The following are some of the most difficult terms in the battle to understand copyright.
The originator of a copyrighted work.
Classroom: Section 110 of the Copyright code distinguishes between performance in class and transmission. A "transmission" is limited to classrooms (except in special circumstances due to disability). The Conference on Fair Use (CONFU, 1996) attempted to address this shortcoming, but failed to achieve consensus.
Works formed by the collection and assembling of preexisting works that result in an original work of authorship.
A mark showing when an original work was first put into fixed form. Although the Berne Convention does not require a copyright notice on works created after 1989, one should affix copyright information to all original work. This can be done by including three pieces of information:
For example: "© 2002 by John Smith."
Any finished work in a fixed form (published or unpublished) is protected by copyright and therefor considered a copyrighted work.
A work based upon one or more preexisting works; such as a translation, dramatization, musical arrangement, etc.
See Performance vs. Display
Types of published or unpublished dramatic works that may be submitted for copyright registration include choreography, pantomimes, plays, treatments, and scripts prepared for cinema, radio, and television.
Dramatic is defined as a story in which the narrative is not related but is represented by dialogue and action. Therefore, dramatic narrative includes plays and motion pictures. Non-dramatic literary works includes poetry, novels, and textbooks. Non-dramatic musical works covers both song and musical composition.
For the purpose of defining Fair Use, an educational purpose may be considered any educational endeavor undertaken in a classroom by a non-profit educational institution. This excludes, obviously, any commercial purpose.
Section 107 of the Copyright code (commonly called Fair Use) limits the rights of the author, allowing parts of a copyrighted work to be used without requesting permission. Such circumstances are limited to criticism, comment, news reporting, teaching (including multiple copies for classroom use), scholarship, or research. Nevertheless, Fair Use is NOT carte blanche to use any amount of a copyrighted work for any amount of time just because it is "for educational purposes." The government has very strict guidelines on how much may be copied and used in the classroom and for how long. For more information, see the Washburn University Faculty Handbook Appendix VII: Agreement on Guidelines for Classroom Copying.
Documents created by government and military agencies are public record (unless otherwise stated) and therefore in the public domain.
Illegal use of copyrighted material.
Copyright of an original work by more than one author, in which the contributions of any author is not distinguishable from another. An example of this is the copyright on a scholarly paper written by colleagues.
The process in which an author grants rights to others to use/reproduce an original work (which without permission would create infringement).
Published works of the written word, such as books, magazine and journal articles. In the verbiage of copyright "literary" does not define the quality of the work.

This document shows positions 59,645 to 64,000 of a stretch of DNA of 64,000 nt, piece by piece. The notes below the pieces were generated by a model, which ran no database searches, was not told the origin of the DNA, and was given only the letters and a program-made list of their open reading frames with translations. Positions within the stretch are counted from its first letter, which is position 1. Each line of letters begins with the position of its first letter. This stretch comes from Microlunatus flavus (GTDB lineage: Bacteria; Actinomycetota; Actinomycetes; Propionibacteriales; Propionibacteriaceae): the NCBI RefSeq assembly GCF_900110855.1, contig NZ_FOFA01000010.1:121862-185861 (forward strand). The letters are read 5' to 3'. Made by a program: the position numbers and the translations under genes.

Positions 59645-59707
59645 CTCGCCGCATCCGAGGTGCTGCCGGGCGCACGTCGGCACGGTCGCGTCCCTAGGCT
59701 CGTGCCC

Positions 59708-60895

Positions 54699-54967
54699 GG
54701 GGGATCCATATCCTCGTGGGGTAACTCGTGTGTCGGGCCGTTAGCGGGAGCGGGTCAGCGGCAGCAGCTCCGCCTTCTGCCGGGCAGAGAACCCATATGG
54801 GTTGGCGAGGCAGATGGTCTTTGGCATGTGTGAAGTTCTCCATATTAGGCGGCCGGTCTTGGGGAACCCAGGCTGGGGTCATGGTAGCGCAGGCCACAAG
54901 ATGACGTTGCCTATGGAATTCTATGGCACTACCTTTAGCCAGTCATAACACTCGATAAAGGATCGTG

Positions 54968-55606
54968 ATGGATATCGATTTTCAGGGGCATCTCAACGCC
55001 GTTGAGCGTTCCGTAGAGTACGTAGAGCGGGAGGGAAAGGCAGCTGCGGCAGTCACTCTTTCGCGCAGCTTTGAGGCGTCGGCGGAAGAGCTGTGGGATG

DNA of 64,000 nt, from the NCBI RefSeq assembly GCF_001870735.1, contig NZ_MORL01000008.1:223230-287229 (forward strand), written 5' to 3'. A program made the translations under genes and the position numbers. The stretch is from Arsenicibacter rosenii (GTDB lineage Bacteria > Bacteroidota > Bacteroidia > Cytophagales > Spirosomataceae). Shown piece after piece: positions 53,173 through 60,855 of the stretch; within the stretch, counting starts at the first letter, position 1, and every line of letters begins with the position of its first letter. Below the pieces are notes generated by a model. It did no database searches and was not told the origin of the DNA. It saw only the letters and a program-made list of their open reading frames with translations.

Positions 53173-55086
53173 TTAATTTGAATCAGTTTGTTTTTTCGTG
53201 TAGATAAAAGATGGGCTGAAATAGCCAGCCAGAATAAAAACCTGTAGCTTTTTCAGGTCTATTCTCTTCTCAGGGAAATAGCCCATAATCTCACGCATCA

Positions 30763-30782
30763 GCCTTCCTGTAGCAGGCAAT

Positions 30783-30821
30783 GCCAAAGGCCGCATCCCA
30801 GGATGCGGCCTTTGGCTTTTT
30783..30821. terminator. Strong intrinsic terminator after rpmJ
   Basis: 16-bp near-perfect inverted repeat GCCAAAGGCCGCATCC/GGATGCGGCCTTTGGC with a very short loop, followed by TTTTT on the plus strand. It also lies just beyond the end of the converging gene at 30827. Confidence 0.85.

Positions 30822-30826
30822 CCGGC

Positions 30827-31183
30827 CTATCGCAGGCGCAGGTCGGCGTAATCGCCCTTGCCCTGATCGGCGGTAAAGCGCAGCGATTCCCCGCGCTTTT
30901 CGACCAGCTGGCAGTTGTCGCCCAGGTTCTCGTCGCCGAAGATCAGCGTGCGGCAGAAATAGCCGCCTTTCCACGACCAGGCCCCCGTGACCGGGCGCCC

The finished, edited, videotape of a program or project.
Rights granted to authors under the Berne Convention (1989) giving the author 1) right to attribution, and 2) right to integrity.
Any document that uses multiple forms of communication, including the use of text, audio, graphics, animated graphics and/or full-motion video.
see Dramatic vs. Non-Dramatic.
Videotaped recordings of television programs from either broadcast or cable television stations.
An original, distinctive piece created by an author or artist.
A key distinction made by the TEACH Act in using copyrighted material online is the difference between performance and display. Performance relates to the recitation or rendition of a work, whether dramatic (as in a play or movie) or non-dramatic (the reading of a poem or the singing of a song). Display refers to copying and making available a text (whether the text of a play, novel, poem, or song lyrics).
Literary works published on a regular basis (i.e. annually, monthly, weekly).
Formal consent to copy a protected work.
The process of copying the work of another without proper citation (i.e. claiming ownership of someone else's work). Not only is plagiarism unethical, but it is also illegal.
To perform or display a work "publicly" means-
Any work that is not covered by copyright registration is considered to be in the public domain. This includes works created before 1922, created for public use, or those works that have over the years fallen into public domain because the copyright expired. This includes documents of the United States government, unless stated otherwise.
In print media, a reasonable portion is defined as 10% of the total work or 1,000 words, whichever is less. In the case of a book, an entire chapter (over 1,000 words) may be used if it does not represent a significant portion of the work.
A significant portion of a work is the heart of the work. This may be as much as a section, or as short as a page. If a book offers 10 tips to a better life, and one reprints that list (without the commentary from each of the 10 tips), a judge could rule that a significant portion of the work had been copied without permission.
To make action and sound coincide.
Any symbol (word, logo, etc.) used by a company to distinguish its goods/services from those offered by others.
Work For Hire
A work created by an employee in the course of his/her duties, or a commissioned work in which the artist and commissioner agree the work is for hire.